Although the death rate for cancer has dropped 25 percent since 1991, the rate remains higher for men than women.
While the cancer death rate in the United States has dropped 25 percent since its peak in 1991, causing two million fewer deaths, the rate remains much higher for men than women, according to a new report by the American Cancer Society. The cancer rate for men is about 20 percent higher than for women, and the death rate is even higher — about 40 percent more men than women succumb to the disease. The difference in deadliness can be in part attributed to the kinds of cancers that men and women develop: Liver cancer, which is incredibly lethal, is about three times more common in men, for example.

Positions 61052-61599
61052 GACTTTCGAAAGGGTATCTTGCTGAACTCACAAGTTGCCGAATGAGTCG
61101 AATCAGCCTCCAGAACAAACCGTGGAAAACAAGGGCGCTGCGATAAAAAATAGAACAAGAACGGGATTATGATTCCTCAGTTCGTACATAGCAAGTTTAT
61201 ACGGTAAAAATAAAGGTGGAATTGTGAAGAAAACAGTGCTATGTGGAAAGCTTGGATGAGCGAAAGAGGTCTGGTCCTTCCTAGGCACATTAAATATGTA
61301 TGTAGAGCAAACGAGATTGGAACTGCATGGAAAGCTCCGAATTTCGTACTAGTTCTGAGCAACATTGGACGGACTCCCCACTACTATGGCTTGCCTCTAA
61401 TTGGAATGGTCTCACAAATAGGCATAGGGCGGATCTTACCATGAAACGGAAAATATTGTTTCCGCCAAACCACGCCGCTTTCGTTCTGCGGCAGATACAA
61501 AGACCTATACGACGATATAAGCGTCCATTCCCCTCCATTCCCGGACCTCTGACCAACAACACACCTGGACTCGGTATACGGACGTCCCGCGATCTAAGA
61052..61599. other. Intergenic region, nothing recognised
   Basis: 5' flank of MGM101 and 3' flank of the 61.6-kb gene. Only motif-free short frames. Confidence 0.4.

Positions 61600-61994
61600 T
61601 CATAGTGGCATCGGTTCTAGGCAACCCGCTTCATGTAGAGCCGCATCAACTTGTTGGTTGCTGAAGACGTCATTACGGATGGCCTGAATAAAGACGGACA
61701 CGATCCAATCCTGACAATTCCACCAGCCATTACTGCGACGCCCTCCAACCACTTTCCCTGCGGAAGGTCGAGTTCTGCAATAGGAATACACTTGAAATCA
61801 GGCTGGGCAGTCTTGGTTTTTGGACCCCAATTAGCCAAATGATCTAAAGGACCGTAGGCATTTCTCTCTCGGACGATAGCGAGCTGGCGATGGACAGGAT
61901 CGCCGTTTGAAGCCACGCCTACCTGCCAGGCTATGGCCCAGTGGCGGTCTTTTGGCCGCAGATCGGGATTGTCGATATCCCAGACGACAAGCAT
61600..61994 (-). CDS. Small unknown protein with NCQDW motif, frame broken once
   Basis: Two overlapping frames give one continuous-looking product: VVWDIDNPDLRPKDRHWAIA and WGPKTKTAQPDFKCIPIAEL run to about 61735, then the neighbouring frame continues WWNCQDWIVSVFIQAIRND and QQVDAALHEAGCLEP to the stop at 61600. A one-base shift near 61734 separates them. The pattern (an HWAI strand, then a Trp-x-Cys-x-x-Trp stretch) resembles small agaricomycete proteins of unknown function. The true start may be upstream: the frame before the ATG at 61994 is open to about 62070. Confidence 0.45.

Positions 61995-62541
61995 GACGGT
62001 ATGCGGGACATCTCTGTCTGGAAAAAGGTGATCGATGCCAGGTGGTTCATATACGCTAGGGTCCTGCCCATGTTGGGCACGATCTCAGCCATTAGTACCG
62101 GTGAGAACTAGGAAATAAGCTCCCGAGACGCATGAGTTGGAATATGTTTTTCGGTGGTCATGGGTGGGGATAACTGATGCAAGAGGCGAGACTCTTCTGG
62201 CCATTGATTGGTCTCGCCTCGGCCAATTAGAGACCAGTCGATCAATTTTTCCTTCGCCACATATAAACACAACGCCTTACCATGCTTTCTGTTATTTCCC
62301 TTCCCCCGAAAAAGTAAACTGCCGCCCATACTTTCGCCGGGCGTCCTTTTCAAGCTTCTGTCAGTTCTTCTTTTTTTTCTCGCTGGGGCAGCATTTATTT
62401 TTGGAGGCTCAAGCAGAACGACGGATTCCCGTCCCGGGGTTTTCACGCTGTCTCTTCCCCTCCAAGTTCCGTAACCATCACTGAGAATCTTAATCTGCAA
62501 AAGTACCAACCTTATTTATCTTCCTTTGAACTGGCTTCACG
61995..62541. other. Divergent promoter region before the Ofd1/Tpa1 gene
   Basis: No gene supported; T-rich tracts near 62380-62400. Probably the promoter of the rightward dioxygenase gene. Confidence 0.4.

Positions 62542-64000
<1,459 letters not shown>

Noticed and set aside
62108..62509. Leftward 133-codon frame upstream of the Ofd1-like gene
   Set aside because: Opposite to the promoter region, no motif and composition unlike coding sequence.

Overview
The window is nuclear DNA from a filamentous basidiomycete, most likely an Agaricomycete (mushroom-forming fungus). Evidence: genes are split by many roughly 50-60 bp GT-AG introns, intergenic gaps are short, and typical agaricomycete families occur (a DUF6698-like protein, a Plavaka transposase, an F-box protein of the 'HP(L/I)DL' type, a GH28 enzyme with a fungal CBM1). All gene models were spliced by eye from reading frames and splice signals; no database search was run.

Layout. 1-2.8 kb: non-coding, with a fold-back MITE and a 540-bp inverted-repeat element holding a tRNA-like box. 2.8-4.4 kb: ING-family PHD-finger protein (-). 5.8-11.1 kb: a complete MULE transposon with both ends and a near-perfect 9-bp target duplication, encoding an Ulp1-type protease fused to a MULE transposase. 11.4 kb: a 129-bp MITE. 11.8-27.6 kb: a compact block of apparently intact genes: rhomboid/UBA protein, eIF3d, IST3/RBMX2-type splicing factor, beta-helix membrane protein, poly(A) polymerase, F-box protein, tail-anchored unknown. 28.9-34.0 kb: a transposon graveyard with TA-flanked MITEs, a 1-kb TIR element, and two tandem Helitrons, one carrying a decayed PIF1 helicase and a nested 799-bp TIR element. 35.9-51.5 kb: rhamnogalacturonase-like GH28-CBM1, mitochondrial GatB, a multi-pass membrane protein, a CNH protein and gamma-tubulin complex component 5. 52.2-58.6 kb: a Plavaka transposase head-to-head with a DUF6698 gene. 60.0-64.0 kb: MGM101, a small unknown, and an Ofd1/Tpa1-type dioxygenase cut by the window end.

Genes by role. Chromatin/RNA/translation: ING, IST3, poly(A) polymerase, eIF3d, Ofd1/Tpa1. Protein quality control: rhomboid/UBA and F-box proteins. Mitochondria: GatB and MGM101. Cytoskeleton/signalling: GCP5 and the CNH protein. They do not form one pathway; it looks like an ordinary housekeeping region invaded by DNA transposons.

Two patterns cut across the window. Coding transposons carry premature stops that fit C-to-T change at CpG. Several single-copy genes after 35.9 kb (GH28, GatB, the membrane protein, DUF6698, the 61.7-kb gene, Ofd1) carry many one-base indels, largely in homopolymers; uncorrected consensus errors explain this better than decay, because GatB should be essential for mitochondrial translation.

However, the continued drop in cancer death rates is good news for both genders — and can largely be attributed to reductions in smoking and improvements in the early detection and treatment of cancer. “The continuing drops in the cancer death rate are a powerful sign of the potential we have to reduce cancer’s deadly toll,” Otis Brawley, the cancer society’s chief medical officer, said in a statement. “Continuing that success will require more clinical and basic research to improve early detection and treatment, as well as creative new strategies to increase healthy behaviors nationwide.”
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